RDA5807M FM Radio Driver and Command Interpreter

Driver for the RDA5807M FM radio which allows for new frontends to be swapped in with no backend refactoring required

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Although there are tons of radio chip drivers, few-to-none come with a baked in command interpreter. The awesome part about this interpreter is that any frontend can control the radio as long as it can pass strings (Android, Linux, iOS, WiFi/Bluetooth-enabled microcontroller, etc)! This project contains a driver and interpreter for the RDA5807M FM radio module (can be had for 30-40 cents, shipped!) using an Intel Galileo (Gen 2), Debian Jessie and Intel's MRAA (for I2C). RDS/RBDS is on the way, but basic radio functionality is currently supported.

If you want to know how to port the code to another board (such as a Raspberry Pi), feel free to get in touch!

The basics:

  • What I wanted from the project:
    • I enjoy listening to FM radio, but I've wanted to have a radio that's controllable over the internet. Due to the interest in streaming, few manufacturers actually make network-controllable FM radios.
    • Having said that, I wanted to be able to drop a new frontend on with minimal effort. Specifically, I'm eyeing using a Java GUI, Android app, and an MSP432 paired with an ESP8266 for control interfaces, although I'm not at this stage yet.
      • What does this entail? I decided to have strings serve as commands, and adding a new frontend entails sending strings to the control software (relatively easy!)
    • Relatively portable code; I'm looking to drop the RDA5807M onto a Pi Zero, so I want this framework to allow for very easy migration to a different platform.
  • Hardware:
    • Intel Galileo, Gen 2, with Debian Jessie
    • RDA5807M FM radio module
  • Software
    • I2C communication is handled via Intel's MRAA
    • Entirely in C++. Clang is used on the galileo for compiling due to some issues with GCC on the galileo, but I've been building on my development machine using GCC.


  • Currently, about 30 or so commands are supported. These commands allow for changing frequencies, viewing status info, changing volume, displaying a dot-plot of RSSI versus frequency, and more.
  • Basic radio functionality works beautifully.
  • RDS is up-and-coming. I've added the basic RDS layers in. All that's left is to drop on the couple dozen lines for group-specific parsing.
  • Control is done via command prompt by executing the Radio program (located in the make directory after a build). The next step is to pull stdin from a socket in order to allow network control - also not too bad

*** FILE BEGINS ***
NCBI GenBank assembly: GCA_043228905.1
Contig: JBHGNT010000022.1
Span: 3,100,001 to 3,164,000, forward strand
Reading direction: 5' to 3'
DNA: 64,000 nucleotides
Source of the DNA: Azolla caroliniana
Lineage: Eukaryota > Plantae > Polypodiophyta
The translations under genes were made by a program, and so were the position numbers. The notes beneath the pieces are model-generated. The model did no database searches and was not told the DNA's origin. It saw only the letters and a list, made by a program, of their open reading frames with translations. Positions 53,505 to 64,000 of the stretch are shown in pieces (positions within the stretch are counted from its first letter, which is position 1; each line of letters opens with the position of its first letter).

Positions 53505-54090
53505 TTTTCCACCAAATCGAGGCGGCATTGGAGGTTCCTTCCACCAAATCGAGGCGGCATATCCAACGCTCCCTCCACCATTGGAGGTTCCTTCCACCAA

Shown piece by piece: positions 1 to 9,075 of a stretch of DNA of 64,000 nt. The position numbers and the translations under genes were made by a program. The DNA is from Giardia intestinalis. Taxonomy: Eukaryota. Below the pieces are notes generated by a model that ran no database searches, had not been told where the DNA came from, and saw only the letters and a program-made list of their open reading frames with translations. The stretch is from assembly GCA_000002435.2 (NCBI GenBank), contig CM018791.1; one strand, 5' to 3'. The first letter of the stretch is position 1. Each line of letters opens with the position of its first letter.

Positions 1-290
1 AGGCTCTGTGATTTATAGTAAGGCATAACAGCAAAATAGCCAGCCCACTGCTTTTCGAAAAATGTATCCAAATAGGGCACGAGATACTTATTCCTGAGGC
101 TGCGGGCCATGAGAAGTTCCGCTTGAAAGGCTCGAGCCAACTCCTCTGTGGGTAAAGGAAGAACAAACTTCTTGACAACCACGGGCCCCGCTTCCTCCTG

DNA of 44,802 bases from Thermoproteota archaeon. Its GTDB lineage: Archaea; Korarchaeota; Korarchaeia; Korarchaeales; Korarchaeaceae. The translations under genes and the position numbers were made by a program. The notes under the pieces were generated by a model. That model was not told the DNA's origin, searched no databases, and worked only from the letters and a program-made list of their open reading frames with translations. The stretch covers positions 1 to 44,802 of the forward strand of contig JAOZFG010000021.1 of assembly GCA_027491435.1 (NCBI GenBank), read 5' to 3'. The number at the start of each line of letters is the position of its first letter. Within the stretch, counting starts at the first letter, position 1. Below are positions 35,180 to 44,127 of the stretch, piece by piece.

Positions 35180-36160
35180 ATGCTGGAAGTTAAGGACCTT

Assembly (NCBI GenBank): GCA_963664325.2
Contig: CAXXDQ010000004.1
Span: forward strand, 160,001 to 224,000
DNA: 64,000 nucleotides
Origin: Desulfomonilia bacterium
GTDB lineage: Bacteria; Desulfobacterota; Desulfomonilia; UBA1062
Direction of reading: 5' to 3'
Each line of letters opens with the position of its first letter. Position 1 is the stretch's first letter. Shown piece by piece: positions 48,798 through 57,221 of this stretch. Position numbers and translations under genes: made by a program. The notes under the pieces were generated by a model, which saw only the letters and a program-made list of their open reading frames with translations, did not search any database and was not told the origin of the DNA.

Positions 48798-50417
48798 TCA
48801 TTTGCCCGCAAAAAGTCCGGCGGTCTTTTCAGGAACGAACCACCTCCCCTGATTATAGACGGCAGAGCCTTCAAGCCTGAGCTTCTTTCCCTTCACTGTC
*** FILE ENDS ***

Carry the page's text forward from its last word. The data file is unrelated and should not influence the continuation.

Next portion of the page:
Bugs/Portability issues:

  • To use an I2C library other than MRAA, the RDA5807M constructor will need to be changed accordingly. In addition, the only other I2C usages are in
    RDA5807M::setI2cAddress(), RDA5807M::writeRegisterToDevice(), and RDA5807M::readRegisterFromDevic
  • usleep() is used several times in RDA5807MWrapper

General Architectural Overview:

  • Driver
    • Contained within projectRoot/driver. The RDA5807M class is the actual driver source.
  • Command interpretation
    • The parsing, as well as all of the commands, are stored in projectRoot/command/CommandParser.cpp(.hpp).
    • A "command" is modeled as a templated class. This class contaisn a string (the command itself), a function pointer to a function within projectRoot/driver_wrapper/RDA5807MWrapper.cpp(.hpp) which takes an int as a parameter and returns the type specified by the command template type. Currently, commands that return uint32_t, std::string, or RDA5807M::StatusResult are supported.
    • RDA5807MWrapper class is an interface for the command interpreter into the driver. These functions generally take an int as a type, return a uint32_t, std::string, or RDA5807M::StatusResult, and directly call one of the functions in RDA5807M. Some functions in this wrapper perform additional work, such as RDA5807MWrapper::getRdsInfoString() or RDA5807MWrapper::generateFreqMap().

  • 1 × Intel Galileo Gen 2
  • 1 × Arduino Protoshield
  • 1 × RDA5707M module

  • 1
    Setting up your hardware

    For whatever board you're using (probably a RPi?) connect your RDA5807M to your control board. Make sure you have an antenna hooked up.

  • 2
    Get the source
  • 3
    Change up the makefiles

    The makefiles are stored in the make directory. They're modified versions of makefiles generated by Eclipse. There's a few things that'll need to change depending on your setup, in particular:

    • If you're not using mraa, find and replace references to mraa within the makefiles
    • Another item on my list is to clean up the makefiles. Having said that, my personal directories are hardcoded in. Find and replace instances of "/home/ben/Development/RDA5807M" with the root directory of the project.

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